I need to hear this truth over and over: we need women at all levels of leadership, and we need racially and theologically diverse people and perspectives at all levels of leadership. We’re playing with fire if we don’t.
I could ensure my theology is neat, tidy, and divorced from reality
As I lead a ministry which focuses on Christ’s love for the margins, I am keenly aware of those in Detroit left in homes with no running water, friends who have no access to healthcare, and social services which lack the political investment to support those recovering from addictions.
What good news is Christ to these neighbors? It is far easier to construct entire theologies and vibrant ministries than to act on that question. Dr. Gregory Thomson and Rev. Duke Kwon speak against the spiritualizing of our theologies by saying we have a “cultural inclination to imagine that one can talk meaningfully about theology apart from any substantive reflection on politics, economics, or culture […]. Historically speaking, the undeniable social effect of this spiritualizing tendency has been to allow Christians to talk rhapsodically about the spiritual glories of the gospel even as they leave transparently unjust social conditions unaddressed.”
I’ll never forget the voice of a Cohort Detroit alum who retorted during a conversation: “I don’t want your ‘handouts’ or your ‘advice,’ I want you to make me your neighbor, literally.” Talking is one thing, but inviting people into our privilege is another. Hand over the code to your lakehouse. Hand over the keys to my car. That is theology in action. That is hard.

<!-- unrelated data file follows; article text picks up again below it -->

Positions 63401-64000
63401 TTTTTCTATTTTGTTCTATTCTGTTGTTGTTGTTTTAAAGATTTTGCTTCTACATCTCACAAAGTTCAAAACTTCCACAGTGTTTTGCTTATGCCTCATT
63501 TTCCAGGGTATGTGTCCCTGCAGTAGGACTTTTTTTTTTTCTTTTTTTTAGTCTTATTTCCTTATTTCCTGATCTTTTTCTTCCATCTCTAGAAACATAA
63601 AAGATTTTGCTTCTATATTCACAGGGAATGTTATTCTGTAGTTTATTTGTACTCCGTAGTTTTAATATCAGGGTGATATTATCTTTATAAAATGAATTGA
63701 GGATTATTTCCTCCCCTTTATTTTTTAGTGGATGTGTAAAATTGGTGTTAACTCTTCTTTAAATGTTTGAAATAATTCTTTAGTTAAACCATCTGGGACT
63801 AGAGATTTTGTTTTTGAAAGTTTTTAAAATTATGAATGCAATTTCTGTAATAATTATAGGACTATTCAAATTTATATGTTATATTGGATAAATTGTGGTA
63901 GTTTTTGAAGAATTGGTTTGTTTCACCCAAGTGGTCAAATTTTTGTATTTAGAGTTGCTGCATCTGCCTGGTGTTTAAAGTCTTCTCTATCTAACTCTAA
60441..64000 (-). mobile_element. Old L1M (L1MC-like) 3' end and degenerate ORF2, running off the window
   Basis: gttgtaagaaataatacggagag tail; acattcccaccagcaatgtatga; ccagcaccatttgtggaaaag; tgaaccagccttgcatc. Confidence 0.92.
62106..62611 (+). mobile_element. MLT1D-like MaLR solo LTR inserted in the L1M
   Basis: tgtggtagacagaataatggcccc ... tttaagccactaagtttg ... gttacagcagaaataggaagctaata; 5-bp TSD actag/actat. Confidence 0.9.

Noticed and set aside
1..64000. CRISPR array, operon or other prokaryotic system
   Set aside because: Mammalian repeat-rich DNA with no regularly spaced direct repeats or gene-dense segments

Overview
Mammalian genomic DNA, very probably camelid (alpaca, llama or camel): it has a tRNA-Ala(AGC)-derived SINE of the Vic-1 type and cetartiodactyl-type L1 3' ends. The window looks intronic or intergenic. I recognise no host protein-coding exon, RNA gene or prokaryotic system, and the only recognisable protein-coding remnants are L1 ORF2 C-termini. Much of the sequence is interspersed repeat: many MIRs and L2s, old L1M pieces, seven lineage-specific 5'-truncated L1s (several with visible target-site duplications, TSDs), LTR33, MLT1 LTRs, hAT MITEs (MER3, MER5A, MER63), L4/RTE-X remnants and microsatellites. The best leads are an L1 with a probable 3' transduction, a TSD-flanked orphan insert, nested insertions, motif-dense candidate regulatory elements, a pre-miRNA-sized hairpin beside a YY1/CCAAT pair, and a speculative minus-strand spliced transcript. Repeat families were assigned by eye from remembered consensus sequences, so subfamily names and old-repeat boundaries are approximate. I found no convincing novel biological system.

If I want my ministry to fail, I will ignore our incarnational call, our call to serve like Jesus, who humiliated himself to enter into our world, offering us the grace that we offer to others.
I could succeed
Finally, if I want to fail spectacularly, I could succeed. I could forget how the Holy Spirit and countless co-leaders were the primary catalysts, and then franchise my success across North America. The latter piece is quite literally what one Atlanta-based professional coach told me to do.
Near the end of Driscoll’s Mars Hill ministry, he made clear to his campus pastors that he was the ‘brand.’ That their role was only to get people in the door so that he could teach them. We don’t say this as bluntly, but we do say it: when we cannot stop working, when we ensure perfection, when we fail to let others lead.
As I lead, I pray for open doors, for the Spirit to work, for a collaboration in vision. But I’ve also begun to pray for setbacks and slow transformation. If we were to come into a windfall of one million dollars and one hundred young leaders ready to plunge into mission and justice-oriented Detroit programming alongside all indications of worldly success, I would probably just break. Or become a monster.
That breaking point is a grace that every leader might hope for at one point or another. As the prayer attributed to Archbishop Romero says, we may always remember: “We are workers, not master builders; ministers, not messiahs. We are prophets of a future that is not our own.”
And so we go out humbly, or we will be humbled.